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Predictive analysis has been used to great effect in the finance, tech, retail, and telecoms industries. Can it also improve decision-making and health outcomes in life sciences?
Whether you're at a casino in Las Vegas, or a patient on the active arm of a clinical trial, no knowledge is more coveted than what's going to happen next.
Of course, no one can know with certainty what the future holds—there are far too many variables, known and unknown—but that's not really the goal of predictive analytics anyway. Speaking in the keynote slot at Duke University's Fifth Annual Technologies & Consumer Healthcare Conference, predictive analytics guru Eric Siegel defined his chosen field as "technology that learns from experience—i.e., data—to predict the outcome or behavior of individuals." Sounds promising, but when it comes to human health, biology often behaves badly, despite the best of intentions.
The famous baseball statistician Bill James, who brought scientific analysis and big data to bear on the sport back in the 1970s, began his project by obsessively studying box scores in an attempt to understand why some teams win and others lose. Despite James's undying interest in hard numbers and percentages as tools for understanding and predicting the game, he always stresses the anomalous factors, and the need to wed traditional player statistics with the more ethereal and less quantifiable characteristics the players embody. Phenomena like luck, the effects of playing at home or away, and clutch performances in the bottom of the ninth inning turn out to be pretty unpredictable.
This isn't an attempt to debunk predictive analysis as a marketing tool and a potential route to better health outcomes. The ROIs are written on the walls. But the dramatic increase in the number of people wearing biometric sensors, paired with all of the "listening" or spying campaigns being conducted on social media platforms, to name just two small streams in the flood of new and accessible data, have made certain commercial enterprises increasingly confident about the degree to which they can influence and then predict an individual's behavior.
Achieving that predictive capability, described at conferences as "the holy grail" or, in Siegel's parlance, "the golden egg," is starting to make the question of what technology can accurately predict about people less interesting than what it still cannot.
At any rate, Siegel got around to admitting that predictive analysis is "not necessarily [about] predicting individual outcomes," but is more about segmenting risk levels. The process begins with a crucial first step: prepare the data by organizing it so that two time frames are juxtaposed: historic data, and the present day data that companies would like to be able to predict. Siegel says the relationship between past data and present data is analogous to the relationship between present data and future data. Once the data is prepped—no small task in the context of patient information—a decision tree can take root.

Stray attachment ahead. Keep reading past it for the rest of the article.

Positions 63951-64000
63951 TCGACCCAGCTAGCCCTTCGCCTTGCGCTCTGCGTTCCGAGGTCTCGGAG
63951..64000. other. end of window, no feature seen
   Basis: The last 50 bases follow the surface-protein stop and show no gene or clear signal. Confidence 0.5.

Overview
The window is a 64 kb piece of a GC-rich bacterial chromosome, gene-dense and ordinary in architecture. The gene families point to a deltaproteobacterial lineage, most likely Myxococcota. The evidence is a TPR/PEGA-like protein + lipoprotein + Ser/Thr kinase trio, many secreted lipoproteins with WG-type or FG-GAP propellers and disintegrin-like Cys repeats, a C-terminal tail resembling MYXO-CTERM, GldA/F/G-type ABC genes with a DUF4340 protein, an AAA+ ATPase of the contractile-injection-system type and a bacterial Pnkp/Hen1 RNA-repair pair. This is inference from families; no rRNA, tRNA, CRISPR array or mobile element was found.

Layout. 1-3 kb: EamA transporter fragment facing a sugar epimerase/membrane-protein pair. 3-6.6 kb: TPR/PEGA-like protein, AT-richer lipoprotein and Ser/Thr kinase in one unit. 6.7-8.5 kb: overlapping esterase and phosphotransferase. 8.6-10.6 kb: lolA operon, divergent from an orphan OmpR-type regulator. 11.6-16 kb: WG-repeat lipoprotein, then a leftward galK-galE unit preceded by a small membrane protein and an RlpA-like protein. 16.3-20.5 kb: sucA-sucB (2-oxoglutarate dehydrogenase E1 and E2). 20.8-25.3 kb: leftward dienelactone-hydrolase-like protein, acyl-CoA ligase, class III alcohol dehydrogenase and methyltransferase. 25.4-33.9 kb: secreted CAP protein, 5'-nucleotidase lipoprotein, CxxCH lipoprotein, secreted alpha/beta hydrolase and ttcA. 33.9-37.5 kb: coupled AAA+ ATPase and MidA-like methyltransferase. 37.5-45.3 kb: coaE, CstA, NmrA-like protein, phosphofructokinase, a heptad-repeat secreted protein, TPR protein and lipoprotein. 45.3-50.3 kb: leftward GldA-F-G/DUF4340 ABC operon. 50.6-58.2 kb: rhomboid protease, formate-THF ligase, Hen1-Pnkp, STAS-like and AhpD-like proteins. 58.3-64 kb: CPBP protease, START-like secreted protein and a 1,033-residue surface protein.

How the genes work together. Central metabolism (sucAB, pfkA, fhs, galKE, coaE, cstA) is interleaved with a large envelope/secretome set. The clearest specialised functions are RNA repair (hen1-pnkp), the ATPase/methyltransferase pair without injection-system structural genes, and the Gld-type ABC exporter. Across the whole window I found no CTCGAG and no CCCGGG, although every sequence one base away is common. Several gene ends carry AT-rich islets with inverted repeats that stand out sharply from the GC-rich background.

The decision tree—a basic predictive analytics model—begins with a top-line value—<12 months of progression-free survival, say—and then groups and subgroups individuals through a series of yes/no questions. At the bottom of the tree, you end up with groups of people with different risk percentage values that are likely to have very different outcomes, even if, in this hypothetical example, they all have cancer.
The proposition being made is that extensive patient data and transparent clinical drug information can bring personalized medicine closer to home for many patients. And it could also upend traditional treatment pathways and protocols, since no two people are exactly alike. Siegel said predictive analytics at the patient's bedside is "inevitable," although it might be five years out, or 20. That's because the culture is lagging, not the technology. "We have to learn to trust the machine," said Siegel.
During his presentation, Siegel cited examples of pharma companies who have dabbled in clinical predictive analysis—GSK has experimented with predicting clinical trial enrollment, Pfizer with predicting health outcomes—but Siegel himself hasn't fully examined the healthcare space as of yet. That will change in 2014; next October, Siegel's Predictive Analytics World organization will host its inaugural healthcare-focused conference in Boston.
Prediction has come a long way since Nostradamus. Today's predictive analysis isn't concerned with causality, for two reasons. One, it's often impossible to determine; and two, it's largely irrelevant. What matters are the correlations that begin to emerge once the datasets grow large enough. The owners of those datasets, or the people and machines that have the best access to them, are in a position of power that will only increase. Toward the beginning of his keynote, Siegel told attendees "your experience today depends on how organizations and companies treat you." The most promising and unsettling thing about that statement is that it's probably true.
Ben Comer is Pharm Exec's Senior Editor. He can be reached at email@example.com.